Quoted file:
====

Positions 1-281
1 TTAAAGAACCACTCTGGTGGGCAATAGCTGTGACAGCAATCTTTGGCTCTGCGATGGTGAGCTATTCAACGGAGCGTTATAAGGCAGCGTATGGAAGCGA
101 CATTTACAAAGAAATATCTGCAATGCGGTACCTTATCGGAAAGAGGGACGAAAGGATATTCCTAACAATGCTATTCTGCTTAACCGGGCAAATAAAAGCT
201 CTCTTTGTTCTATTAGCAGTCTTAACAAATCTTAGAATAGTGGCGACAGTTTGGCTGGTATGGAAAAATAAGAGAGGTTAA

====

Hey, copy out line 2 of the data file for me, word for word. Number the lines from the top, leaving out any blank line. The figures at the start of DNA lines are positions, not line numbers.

1 TTAAAGAACCACTCTGGTGGGCAATAGCTGTGACAGCAATCTTTGGCTCTGCGATGGTGAGCTATTCAACGGAGCGTTATAAGGCAGCGTATGGAAGCGA